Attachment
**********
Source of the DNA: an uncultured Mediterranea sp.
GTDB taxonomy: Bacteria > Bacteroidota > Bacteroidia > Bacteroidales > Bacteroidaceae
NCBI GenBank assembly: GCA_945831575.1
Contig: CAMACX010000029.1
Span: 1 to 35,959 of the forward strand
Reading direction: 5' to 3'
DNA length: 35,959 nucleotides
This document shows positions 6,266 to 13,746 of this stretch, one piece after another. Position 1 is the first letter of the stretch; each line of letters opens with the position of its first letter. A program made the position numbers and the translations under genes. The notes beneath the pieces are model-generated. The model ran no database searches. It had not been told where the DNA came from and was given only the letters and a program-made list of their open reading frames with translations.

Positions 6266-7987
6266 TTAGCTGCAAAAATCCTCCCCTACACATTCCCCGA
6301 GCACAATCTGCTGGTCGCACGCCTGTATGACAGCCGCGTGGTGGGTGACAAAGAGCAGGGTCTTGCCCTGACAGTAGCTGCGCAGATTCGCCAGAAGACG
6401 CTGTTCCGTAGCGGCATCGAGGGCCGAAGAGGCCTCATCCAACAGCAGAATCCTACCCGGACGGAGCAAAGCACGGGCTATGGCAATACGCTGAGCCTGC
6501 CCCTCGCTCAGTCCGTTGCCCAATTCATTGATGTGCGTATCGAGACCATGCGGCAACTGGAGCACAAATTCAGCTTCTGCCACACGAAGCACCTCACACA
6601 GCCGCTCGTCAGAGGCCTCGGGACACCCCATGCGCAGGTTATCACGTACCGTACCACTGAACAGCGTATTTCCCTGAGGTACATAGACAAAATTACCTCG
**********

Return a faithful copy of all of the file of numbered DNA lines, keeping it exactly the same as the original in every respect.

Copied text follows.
Source of the DNA: an uncultured Mediterranea sp.
GTDB taxonomy: Bacteria > Bacteroidota > Bacteroidia > Bacteroidales > Bacteroidaceae
NCBI GenBank assembly: GCA_945831575.1
Contig: CAMACX010000029.1
Span: 1 to 35,959 of the forward strand
Reading direction: 5' to 3'
DNA length: 35,959 nucleotides
This document shows positions 6,266 to 13,746 of this stretch, one piece after another. Position 1 is the first letter of the stretch; each line of letters opens with the position of its first letter. A program made the position numbers and the translations under genes. The notes beneath the pieces are model-generated. The model ran no database searches. It had not been told where the DNA came from and was given only the letters and a program-made list of their open reading frames with translations.

Positions 6266-7987
6266 TTAGCTGCAAAAATCCTCCCCTACACATTCCCCGA
6301 GCACAATCTGCTGGTCGCACGCCTGTATGACAGCCGCGTGGTGGGTGACAAAGAGCAGGGTCTTGCCCTGACAGTAGCTGCGCAGATTCGCCAGAAGACG
6401 CTGTTCCGTAGCGGCATCGAGGGCCGAAGAGGCCTCATCCAACAGCAGAATCCTACCCGGACGGAGCAAAGCACGGGCTATGGCAATACGCTGAGCCTGC
6501 CCCTCGCTCAGTCCGTTGCCCAATTCATTGATGTGCGTATCGAGACCATGCGGCAACTGGAGCACAAATTCAGCTTCTGCCACACGAAGCACCTCACACA
6601 GCCGCTCGTCAGAGGCCTCGGGACACCCCATGCGCAGGTTATCACGTACCGTACCACTGAACAGCGTATTTCCCTGAGGTACATAGACAAAATTACCTCG